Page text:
Wednesday, February 03, 2010

Trust Starts Here

Trust Starts Here

I recently met with a group of investors who had one nagging thing in common: they no longer trusted anyone to help them invest their money. Their former trusted advisors, in their minds, were not objective enough, didn’t deliver satisfactory service nor understood how to meet their expectations. Their complaints sounded something like “I don’t trust anyone these days”; “I’m not crazy about the guy I’m working with but I don’t think I’m going to find anyone different—they all have their own biases and act on them”; “I’m keeping my money in cash and at least I’m sleeping at night. Of course, it is a hassle having multiple bank accounts to manage”.

This scenario is quite common as I’ve heard on the news and read in surveys. Bottom line is that we don’t trust our institutions whom we’ve entrusted with our financial well-being—our government, our banks, our money managers and our employers.

We’d all agree it’s not healthy to be fearful of our security and well-being, but that’s where the agreement and clarity ends. When we have to figure out how to change the situation, we tend to ignore any meaningful personal feedback of what led us into the current situation—greed, unrealistic expectations, irrational exuberance for starters. In addition, most lamenters share in a passive approach to mastering their own financial and personal affairs.

If I’ve learned anything about the psychology of money management all of these years, I’ve learned that greater self-trust is projected unconsciously onto others and leads to greater trust of others. We know that we’ll do everything in our power to act in our own best self-interest, control what we can and then do our best with what we can’t. So, it’s clear we need greater trust in our own capabilities and efforts to protect ourselves and act in our best interest. We have to spend the time and do our own work—whatever it takes to bring back a greater sense of certainty and control. If I don’t trust myself because of mistakes I’ve made then I can’t really trust others. I have to see and own part of the responsibility.

So we talked about this concept in the group and waded through a lot of resistance to really perceiving the role that each one of us played. I must say we all left feeling more empowered and motivated to push ahead. Sometimes it takes making peace with a dreaded situation and finding a way to deal and cope as best we can.

Tuesday, January 05, 2010

New Year's Money Resolutions: How to Succeed in Keeping Yours

Over the many decades of giving advice on how to succeed in keeping New Year’s resolutions, I think about how I can make the advice unique in some way so that more people heed the advice and succeed in keeping their resolutions. But I ultimately come back to the advice that I know works when we take ourselves and our desires for change more seriously, so we walk our talk so to speak.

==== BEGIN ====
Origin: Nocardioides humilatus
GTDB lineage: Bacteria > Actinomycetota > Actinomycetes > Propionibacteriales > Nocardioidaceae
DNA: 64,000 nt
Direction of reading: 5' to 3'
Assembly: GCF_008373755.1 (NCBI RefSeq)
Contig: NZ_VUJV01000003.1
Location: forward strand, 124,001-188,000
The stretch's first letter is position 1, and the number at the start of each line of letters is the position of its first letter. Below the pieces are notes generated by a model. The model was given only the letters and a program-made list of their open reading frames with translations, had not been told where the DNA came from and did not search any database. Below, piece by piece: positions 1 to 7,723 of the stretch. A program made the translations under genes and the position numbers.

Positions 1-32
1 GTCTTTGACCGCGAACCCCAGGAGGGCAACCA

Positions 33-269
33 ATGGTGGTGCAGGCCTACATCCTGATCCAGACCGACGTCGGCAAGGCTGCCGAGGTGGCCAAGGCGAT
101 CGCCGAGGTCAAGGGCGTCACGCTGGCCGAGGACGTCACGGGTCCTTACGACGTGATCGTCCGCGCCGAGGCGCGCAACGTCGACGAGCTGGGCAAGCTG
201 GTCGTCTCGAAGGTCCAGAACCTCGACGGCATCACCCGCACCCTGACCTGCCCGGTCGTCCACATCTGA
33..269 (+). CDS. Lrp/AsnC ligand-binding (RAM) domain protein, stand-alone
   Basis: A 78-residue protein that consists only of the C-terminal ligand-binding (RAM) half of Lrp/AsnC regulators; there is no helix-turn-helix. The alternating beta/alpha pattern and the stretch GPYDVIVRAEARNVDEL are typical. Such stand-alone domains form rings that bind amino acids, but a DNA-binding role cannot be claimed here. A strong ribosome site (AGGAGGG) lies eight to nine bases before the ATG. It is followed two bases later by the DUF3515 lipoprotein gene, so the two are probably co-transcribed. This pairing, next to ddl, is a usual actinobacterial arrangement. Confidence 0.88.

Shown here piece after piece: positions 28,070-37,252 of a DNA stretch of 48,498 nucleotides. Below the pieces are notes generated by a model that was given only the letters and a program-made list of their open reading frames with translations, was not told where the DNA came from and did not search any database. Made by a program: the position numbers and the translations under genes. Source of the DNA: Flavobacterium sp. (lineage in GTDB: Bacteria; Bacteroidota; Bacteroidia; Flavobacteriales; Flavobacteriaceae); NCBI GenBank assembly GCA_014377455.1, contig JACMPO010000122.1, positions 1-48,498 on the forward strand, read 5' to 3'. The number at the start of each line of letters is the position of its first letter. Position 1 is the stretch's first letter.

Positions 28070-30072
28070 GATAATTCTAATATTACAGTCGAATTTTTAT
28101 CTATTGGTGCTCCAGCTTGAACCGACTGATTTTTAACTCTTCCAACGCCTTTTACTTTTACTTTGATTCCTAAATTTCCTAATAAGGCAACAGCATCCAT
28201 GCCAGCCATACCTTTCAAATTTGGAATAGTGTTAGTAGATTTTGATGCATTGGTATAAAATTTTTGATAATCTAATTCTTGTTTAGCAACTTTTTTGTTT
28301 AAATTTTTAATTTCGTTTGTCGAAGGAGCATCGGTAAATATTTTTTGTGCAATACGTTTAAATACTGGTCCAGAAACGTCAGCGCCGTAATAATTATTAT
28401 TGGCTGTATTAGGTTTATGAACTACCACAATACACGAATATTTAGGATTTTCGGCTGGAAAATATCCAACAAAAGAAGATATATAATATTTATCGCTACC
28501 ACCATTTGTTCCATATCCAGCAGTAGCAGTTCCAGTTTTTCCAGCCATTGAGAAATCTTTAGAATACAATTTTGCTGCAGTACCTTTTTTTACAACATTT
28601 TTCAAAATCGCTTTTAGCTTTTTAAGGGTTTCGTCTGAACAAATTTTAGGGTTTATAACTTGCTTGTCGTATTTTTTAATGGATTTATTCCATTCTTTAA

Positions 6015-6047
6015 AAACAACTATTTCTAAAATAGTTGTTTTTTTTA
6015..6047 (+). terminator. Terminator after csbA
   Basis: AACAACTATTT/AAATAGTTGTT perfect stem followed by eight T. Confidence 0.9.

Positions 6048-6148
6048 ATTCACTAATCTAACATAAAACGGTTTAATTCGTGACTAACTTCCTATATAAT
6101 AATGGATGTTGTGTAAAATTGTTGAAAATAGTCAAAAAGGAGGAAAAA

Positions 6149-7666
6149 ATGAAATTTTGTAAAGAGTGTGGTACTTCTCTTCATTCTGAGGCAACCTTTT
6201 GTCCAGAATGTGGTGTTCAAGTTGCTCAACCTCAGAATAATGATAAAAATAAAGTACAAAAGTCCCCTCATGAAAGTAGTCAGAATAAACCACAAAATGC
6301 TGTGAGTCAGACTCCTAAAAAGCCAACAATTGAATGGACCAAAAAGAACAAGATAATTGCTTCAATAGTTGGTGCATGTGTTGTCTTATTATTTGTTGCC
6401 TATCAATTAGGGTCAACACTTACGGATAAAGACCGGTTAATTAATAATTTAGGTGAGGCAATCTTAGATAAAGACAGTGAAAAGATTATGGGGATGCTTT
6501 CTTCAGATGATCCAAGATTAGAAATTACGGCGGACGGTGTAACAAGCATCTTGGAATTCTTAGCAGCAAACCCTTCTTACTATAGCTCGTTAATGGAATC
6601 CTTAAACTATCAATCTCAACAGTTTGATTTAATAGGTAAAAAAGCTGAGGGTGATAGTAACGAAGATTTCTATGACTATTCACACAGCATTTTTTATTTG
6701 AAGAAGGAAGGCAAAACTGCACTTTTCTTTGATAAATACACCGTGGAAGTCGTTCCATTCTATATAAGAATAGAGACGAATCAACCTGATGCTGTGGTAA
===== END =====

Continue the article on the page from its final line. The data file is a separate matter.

I’ve found three guiding principles that are easy to remember and quite easy to execute if kept conscious and actionable in our daily lives. So heeding the three R’s will work for you, also, if your resolutions are:

1) Reasonable, 2) Realistic and 3) Rewarding.

Your resolution(s) should be based on an attainable goal rather than wishful thinking and on a whim. They should be what you could reasonably and realistically achieve otherwise you’ll set yourself up to fail. Most of us set goals so that we can be rewarded by achieving them, so make sure the resolutions are going to pay off for you.

If one of your goals is to getter a greater sense of control over your money management in 2010, put systems in place in your daily life so that you have a sense of whether you are really achieving and will achieve that sense of control. Tracking money coming in and going out is just the beginning. Monitoring if you’re making the best use of your money will assure that this new system for achieving greater control actually becomes rewarding. If you don’t know what it is that you want your money to satisfy, it will never be able to bring you that sense of fulfillment. That’s where the “rewarding” factor comes in, so that you can sustain the new goal you set. Set up the goal for the new sense of money mastery and make it concrete and measurable so you know when you achieve it.

Most resolutions fail because old habits are tough to break and new ones hard to form without consistency, conscious effort and a sense of motivation to sustain this new behavior. An important part of maintaining our resolutions is being able to emotionally and financially support our goals and challenges. So, it’s not enough to focus on the finances. We must also focus on a plan to assure that our emotions don’t trip us up along the way. One way to do this is in keeping the actions required simple and small at first.

Small steps can lead to big gains if made consistently over time. Small steps are easier to make and easier to commit to in our already crowded lives. The small steps must be part of a strategy and plan, however that consistently lead to our desired payoff. They must be recorded somewhere so we are aware and responsible for following through. We want these small steps to become habitual and reflexive so they become a natural part of our lives. They have to fit into our schedule—putting them into the calendar with cues to remind ourselves that we must take action—will assure that they aren’t forgotten.

Rewarding ourselves for accomplishing these small steps will assure that our emotions cooperate and keep us on top of our game for change. So, remember small steps taken over time will lead to big gains. Now, let’s all get going and assure that we beat the statistics this year and keep our resolutions.